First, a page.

Emory Report
October 25, 2004
Volume 57, Number 9


Emory Report homepage   >   Current issue front page

October 25 , 2004
Study details dolphin brain evolution for first time

BY Beverly Clark

The intelligence and cognitive capabilities of dolphins and their aquatic cousins have long fascinated the public and the scientific community, but the questions of how and why they have such large brains have mostly gone unanswered.

In the first comprehensive analysis of its kind, a new study maps how brain size has changed in dolphins and their relatives over the past 47 million years, and helps to provide some answers to how the species evolved in relation to humans. The study, which will appear in the December issue of Anatomical Record, was done by Emory psychologist Lori Marino, senior lecturer in neuroscience and behavioral biology, and colleagues Daniel McShea from Duke University and Mark Uhen from the Cranbrook Institute of Science.

The study investigates the fossil record of the toothed whales (dolphins, porpoises, belugas and narwhals) from the order Cetacea and suborder Odontoceti. Many modern toothed whale species (odontocetes) have extremely high encephalization levels, meaning they have brains significantly larger than expected for their body size and second only to those of modern humans.

“A description of the pattern of encephalization in toothed whales has enormous potential to yield new insights into odontocete evolution, whether there are shared features with hominoid brain evolution, and more generally how large brains evolve,” Marino said.

To investigate how the large brains of odontocetes changed over time, Marino and her colleagues quantified and averaged estimates of brain and body size for fossil cetacean species using computed tomography, and analyzed these data along with those for modern odontocetes.

The only data previously available were a small handful of fossils that provided a very limited record. Marino and her colleagues spent four years tracking down fossils at the Smithsonian Institution and other museums, scanning and measuring a total of 66 fossil crania. This subset was added to brain and body weight data from 144 modern cetacean specimens for a total sample of 210 specimens representing 37 families and 62 species.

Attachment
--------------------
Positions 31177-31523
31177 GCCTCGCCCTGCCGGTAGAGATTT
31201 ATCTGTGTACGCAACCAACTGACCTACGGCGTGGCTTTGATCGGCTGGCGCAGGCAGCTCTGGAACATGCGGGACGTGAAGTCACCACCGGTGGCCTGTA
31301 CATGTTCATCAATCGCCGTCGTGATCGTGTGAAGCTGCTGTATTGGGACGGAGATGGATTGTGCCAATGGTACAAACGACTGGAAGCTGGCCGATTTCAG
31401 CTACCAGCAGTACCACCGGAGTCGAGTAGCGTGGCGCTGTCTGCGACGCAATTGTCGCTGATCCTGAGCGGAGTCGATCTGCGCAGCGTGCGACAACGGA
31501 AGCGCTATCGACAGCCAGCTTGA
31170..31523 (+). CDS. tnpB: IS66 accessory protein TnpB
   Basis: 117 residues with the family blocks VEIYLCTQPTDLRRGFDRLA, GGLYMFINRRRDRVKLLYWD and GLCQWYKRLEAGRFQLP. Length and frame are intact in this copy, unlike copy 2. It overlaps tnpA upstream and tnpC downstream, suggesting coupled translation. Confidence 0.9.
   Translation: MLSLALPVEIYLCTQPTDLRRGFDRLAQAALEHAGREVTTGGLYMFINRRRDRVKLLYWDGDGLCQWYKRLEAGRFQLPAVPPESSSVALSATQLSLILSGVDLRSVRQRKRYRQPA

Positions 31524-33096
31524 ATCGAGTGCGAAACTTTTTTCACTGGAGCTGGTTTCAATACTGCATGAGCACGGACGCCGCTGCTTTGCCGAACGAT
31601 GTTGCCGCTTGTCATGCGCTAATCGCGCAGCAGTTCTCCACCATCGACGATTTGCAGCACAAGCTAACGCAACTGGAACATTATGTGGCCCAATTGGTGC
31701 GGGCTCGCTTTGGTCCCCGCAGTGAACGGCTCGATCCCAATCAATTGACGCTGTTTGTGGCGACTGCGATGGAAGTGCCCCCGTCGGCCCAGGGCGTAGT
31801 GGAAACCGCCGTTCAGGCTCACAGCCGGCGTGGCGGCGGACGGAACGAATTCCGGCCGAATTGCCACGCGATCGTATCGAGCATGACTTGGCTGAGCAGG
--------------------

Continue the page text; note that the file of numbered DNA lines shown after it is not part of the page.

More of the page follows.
Their work produced the first description and statistical tests of changes in brain size relative to body size in cetaceans over 47 million years. They found that encephalization level increased significantly in two critical phases.

The first increase occurred with the origin of odontocetes from the ancestral group Archaeoceti nearly 39 million years ago, and was accompanied both by an increase in brain size and a decrease in body size. This occurred, Marino said, with the emergence of the first cetaceans to possess echolocation, the high-frequency, perceptual-communicative system used by modern dolphins and other odontocetes. The second major change occurred in the origin of the superfamily Delphinoidea (oceanic dolphins, porpoises, belugas and narwhals) about 15 million years ago. Both increases probably relate to changes in social ecology (the animals’ social lifestyle) as well, Marino added.

In addition to their large brains, odontocetes have demonstrated behavioral faculties previously ascribed only to humans and, to some extent, great apes. These include mirror self-recognition, comprehension of symbol-based communication systems and abstract concepts, and the learning and intergenerational transmission of cultural behaviors.

Despite cognitive commonalities, the odontocete evolutionary pathway has proceeded under a very different set of independent circumstances from that of primates, Marino explained; the highly expanded brain size and behavioral abilities of odontocetes are, in a sense, convergently shared with humans.

“Dolphin brains are four to five times larger for their body size when compared to another animal of similar size,” she said. “In humans, the measure is seven times larger—not a huge difference. Essentially, the brains of primates and cetaceans arrived at the same cognitive space while evolving along quite different paths. What the data say to me is that we, as humans, are not that special. Although we are highly encephalized, it’s not by much or for that long compared with odontocetes.”

Marino and her colleagues add that the observation that there is a single remaining human lineage “pruned down from a bushier tree” has led to a popular view that several species of highly encephalized animals cannot co-exist at the same time.

“However,” they wrote, “our results show that not only do multiple highly encephalized delphinoids coexist in similar and overlapping environments today, but this situation arose as early as 20 million years ago and has persisted for at least 15 million years.”